If the converter regains regulation without exhibiting any ringing after this load step, it's stable and has a phase margin of 50° or more. Check out this answer for a graph showing exemplary step responses for different phase margins. I've found that this method of determining the stability of switching converters in LTSpice is sufficient for most of my designs.

To get the phase and gain margins directly, you could build a linear AC equivalent of the LT1765 and the surrounding circuitry (replacing the PWM output stage with a voltage buffer of appropriate gain) and then perform an AC simulation. Alternatively, you could use a new tool that got introduced in LTSpice 17.1 and allows you to analyze the frequency response of switch-mode power supplies using a transient analysis. I wasn't aware of this yet; thanks to emnha for pointing this out in the comments.

Regarding your second question, I'd be a little nervous about a system that has less than 10dB gain margin. 10dB is the absolute minimum I aim for, and even that means that the system might become unstable if its gain changes by more than a factor of 3. Additionally, 30° phase margin will cause significant ringing as seen in the answer I linked above; I wouldn't go below 45°.

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    \$\begingroup\$ Would this work? \$\endgroup\$
    – emnha
    Commented Apr 6, 2023 at 19:36
  • \$\begingroup\$ @Jonathan , I edited the question with the methods suggested by you.If you don't mind could you please check \$\endgroup\$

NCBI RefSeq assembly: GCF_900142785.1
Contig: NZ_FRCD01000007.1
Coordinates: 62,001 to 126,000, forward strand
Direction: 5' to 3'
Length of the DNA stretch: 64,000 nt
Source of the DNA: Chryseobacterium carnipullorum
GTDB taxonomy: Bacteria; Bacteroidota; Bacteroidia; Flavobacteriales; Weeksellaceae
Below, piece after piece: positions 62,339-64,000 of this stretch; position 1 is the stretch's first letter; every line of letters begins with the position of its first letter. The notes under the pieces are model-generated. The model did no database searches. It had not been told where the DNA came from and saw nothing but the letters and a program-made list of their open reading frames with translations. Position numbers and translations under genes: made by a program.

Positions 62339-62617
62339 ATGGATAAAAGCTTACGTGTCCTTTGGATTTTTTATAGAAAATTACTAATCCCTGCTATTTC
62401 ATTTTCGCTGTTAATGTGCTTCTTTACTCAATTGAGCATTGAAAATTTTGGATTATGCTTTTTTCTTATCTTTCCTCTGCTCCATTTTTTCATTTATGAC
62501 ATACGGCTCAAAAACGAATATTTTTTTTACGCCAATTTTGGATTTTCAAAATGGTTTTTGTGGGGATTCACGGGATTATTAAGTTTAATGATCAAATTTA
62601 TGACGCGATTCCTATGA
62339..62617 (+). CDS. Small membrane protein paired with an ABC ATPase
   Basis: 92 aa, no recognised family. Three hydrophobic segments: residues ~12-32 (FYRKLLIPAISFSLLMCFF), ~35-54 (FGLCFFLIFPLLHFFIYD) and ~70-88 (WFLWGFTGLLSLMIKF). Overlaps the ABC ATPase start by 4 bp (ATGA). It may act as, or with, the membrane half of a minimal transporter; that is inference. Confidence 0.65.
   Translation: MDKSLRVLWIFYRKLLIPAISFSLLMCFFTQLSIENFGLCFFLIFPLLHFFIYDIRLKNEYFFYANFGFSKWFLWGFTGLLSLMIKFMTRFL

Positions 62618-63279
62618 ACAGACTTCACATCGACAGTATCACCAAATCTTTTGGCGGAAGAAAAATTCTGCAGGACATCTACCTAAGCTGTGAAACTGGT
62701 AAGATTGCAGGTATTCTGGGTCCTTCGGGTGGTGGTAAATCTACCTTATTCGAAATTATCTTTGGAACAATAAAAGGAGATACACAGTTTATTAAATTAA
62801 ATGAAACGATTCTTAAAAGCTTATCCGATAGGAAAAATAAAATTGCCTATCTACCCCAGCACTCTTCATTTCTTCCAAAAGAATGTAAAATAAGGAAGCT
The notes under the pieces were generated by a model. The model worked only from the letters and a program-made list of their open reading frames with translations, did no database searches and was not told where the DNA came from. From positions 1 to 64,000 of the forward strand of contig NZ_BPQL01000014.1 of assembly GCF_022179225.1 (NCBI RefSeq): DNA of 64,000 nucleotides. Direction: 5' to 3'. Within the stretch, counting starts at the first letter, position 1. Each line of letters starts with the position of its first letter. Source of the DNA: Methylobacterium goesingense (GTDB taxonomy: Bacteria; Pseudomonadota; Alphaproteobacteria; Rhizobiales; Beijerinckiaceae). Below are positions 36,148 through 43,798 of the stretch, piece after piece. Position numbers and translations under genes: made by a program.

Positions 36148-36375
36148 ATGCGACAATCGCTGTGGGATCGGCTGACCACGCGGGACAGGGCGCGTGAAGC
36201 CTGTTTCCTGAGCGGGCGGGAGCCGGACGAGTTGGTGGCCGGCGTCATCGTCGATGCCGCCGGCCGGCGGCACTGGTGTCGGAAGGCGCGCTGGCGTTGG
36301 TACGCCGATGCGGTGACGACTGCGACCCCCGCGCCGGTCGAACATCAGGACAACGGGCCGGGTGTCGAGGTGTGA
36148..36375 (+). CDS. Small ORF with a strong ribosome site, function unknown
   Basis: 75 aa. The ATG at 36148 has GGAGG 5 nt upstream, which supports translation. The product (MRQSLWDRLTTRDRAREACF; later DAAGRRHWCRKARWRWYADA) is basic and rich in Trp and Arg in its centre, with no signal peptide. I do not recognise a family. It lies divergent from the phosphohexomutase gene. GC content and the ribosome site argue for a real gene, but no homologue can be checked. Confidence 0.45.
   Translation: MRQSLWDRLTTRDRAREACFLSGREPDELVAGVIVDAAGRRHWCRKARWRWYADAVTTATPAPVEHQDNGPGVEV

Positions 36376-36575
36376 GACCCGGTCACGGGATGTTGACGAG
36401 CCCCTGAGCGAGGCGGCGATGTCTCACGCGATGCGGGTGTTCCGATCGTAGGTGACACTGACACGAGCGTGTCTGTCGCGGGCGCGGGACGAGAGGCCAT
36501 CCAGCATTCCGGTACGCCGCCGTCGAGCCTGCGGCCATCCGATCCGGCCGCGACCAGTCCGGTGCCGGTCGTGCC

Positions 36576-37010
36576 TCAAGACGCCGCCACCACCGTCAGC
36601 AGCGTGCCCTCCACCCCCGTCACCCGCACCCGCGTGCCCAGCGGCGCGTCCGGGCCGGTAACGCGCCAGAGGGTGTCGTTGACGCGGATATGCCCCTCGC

– Confused
    Commented Apr 7, 2023 at 6:19
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    \$\begingroup\$ @emnha Wow nice new feature. If you want to add an answer to here electronics.stackexchange.com/q/652977/237061 I would gladly accept it. \$\endgroup\$
    – tobalt
    Commented Apr 7, 2023 at 8:43
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    \$\begingroup\$ @tobalt Sounds like you might've missed my comment I put on that question back when you asked it. \$\endgroup\$
    – Ste Kulov
    Commented Apr 7, 2023 at 17:31
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About your load current model: The current load pulse should come only once the output voltage is equilibrated. I.e. put a delay of 100u. Also put a period like 10, not sure it works without this. Best put on-time to 100u, too, so you see both steps (behavior will differ).

The red but shows that your output regulation fails at 0 A load. The deep excursion down to almost 0 V shows a serious regulation issue. Maybe you can relax the pulse a bit by setting the off-phase current to an expectable minimum current like 10 mA or something ?

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  • \$\begingroup\$ @ tobalt,Changed the current source spec as per your suggestion and I updated the question.Could you please check the last portion \$\endgroup\$
    – Confused
    Commented Apr 7, 2023 at 9:56
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    \$\begingroup\$ @Hari updated.. \$\endgroup\$
    – tobalt
    Commented Apr 7, 2023 at 12:06